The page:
• For the iffy example you state that it "uses the value of ab to choose between the values of two computations at and af, having carried out both, perhaps to tragic effect." Doesn't the lazy nature of Haskell protect you against this? If I have list = (\b t f -> if b then t else f) : [] and then execute the statement: list <*> pure True <*> pure "hello" <*> pure (error "bad")....I get "hello" and the error never occurs. This code isn't nearly as safe or controlled as a monad, but the post seems like it's suggesting that applicatives cause strict evaluation. Overall great post though! Thanks!
– shj
Feb 29 '12 at 5:37
• You still get the effects of both, but pure (error "bad") doesn't have any. If, on the other hand, you try iffy (pure True) (pure "hello") (error "bad"), you get an error which miffy avoids. Moreover, if you try something like iffy (pure True) (pure 0) [1,2], you'll get [0,0] instead of . Applicatives have a kind of strictness about them, in that they build fixed sequences of computations, but the values resulting from those computations are still combined lazily, as you observe. Mar 1 '12 at 9:32
• Is it true, that for any monads m and n you can always write a monad transformer mt, and operate in n (m t) using mt n t? So you can always compose monads, it is just more complicated, using transformers?
– ron
Jun 19 '12 at 11:11
• Such transformers often exist, but as far as I know, there's no canonical way of generating them. There's often a genuine choice about how to resolve interleaved effects from the different monads, the classic example being exceptions and state. Should an exception roll back state changes or not? Both choices have their place. Having said that, there's a "free monad" thing that expresses "arbitrary interleaving". data Free f x = Ret x | Do (f (Free f x)), then data (:+:) f g x = Inl (f x) | Tnr (g x), and consider Free (m :+: n). That delays the choice of how to run interleavings. Jun 19 '12 at 11:26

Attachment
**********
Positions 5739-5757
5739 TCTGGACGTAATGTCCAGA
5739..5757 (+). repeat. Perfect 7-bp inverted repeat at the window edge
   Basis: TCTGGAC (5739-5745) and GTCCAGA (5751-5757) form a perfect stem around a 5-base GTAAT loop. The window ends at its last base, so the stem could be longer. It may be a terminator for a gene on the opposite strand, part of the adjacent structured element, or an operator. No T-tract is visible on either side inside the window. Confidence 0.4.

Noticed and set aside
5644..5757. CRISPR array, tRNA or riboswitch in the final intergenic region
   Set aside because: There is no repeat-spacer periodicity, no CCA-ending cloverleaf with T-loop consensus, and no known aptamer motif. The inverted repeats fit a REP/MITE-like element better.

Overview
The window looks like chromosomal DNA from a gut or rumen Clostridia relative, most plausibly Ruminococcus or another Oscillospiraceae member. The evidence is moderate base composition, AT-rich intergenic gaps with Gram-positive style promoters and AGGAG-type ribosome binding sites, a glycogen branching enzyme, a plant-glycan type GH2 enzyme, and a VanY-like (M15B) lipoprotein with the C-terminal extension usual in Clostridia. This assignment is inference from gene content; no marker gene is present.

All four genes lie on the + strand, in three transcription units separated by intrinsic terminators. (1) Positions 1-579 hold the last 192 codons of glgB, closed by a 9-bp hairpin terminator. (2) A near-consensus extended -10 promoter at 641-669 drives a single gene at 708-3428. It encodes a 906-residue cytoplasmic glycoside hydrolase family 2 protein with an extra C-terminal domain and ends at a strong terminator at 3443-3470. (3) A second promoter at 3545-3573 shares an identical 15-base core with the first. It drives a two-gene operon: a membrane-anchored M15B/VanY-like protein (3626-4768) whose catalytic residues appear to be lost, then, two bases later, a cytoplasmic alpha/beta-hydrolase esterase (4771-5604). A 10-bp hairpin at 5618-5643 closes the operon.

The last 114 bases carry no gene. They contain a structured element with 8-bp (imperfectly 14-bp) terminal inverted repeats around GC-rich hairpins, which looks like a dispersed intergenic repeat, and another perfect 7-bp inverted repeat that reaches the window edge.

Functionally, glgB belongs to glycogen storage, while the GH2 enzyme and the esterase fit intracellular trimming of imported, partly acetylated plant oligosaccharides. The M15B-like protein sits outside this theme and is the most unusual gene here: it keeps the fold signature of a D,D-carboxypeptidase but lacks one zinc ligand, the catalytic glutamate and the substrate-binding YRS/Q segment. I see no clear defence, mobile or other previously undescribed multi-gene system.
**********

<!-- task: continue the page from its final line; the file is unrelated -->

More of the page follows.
• @Arek'Fu you've neglected the `pure'. It's pure (error "bad") that has no effects, or any pure (anything) for that matter. Aug 6 '18 at 18:25

Monads do compose, but the result might not be a monad. In contrast, the composition of two applicatives is necessarily an applicative. I suspect the intention of the original statement was that "Applicativeness composes, while monadness doesn't." Rephrased, "Applicative is closed under composition, and Monad is not."

• Additionally, any two applicatives compose in a completely mechanical way, whereas the monad formed by the composition of two monads is specific to that composition. Aug 15 '11 at 20:26
• Moreover monads compose in other ways, the product of two monads is a monad, it is only the coproducts that need some kind of distributive law. Aug 16 '11 at 1:38
• With, @Apocalisp, comment included, this is the best and most concise answer. Jul 18 '15 at 3:09

If you have applicatives A1 and A2, then the type data A3 a = A3 (A1 (A2 a)) is also applicative (you can write such an instance in a generic way).

On the other hand, if you have monads M1 and M2 then the type data M3 a = M3 (M1 (M2 a)) is not necessarily a monad (there is no sensible generic implementation for >>= or join for the composition).

One example can be the type [Int -> a] (here we compose a type constructor [] with (->) Int, both of which are monads). You can easily write

app :: [Int -> (a -> b)] -> [Int -> a] -> [Int -> b]
app f x = (<*>) <\$> f <*> x

And that generalizes to any applicative:

app :: (Applicative f, Applicative f1) => f (f1 (a -> b)) -> f (f1 a) -> f (f1 b)

But there is no sensible definition of

join :: [Int -> [Int -> a]] -> [Int -> a]

If you're unconvinced of this, consider this expression:

join [\x -> replicate x (const ())]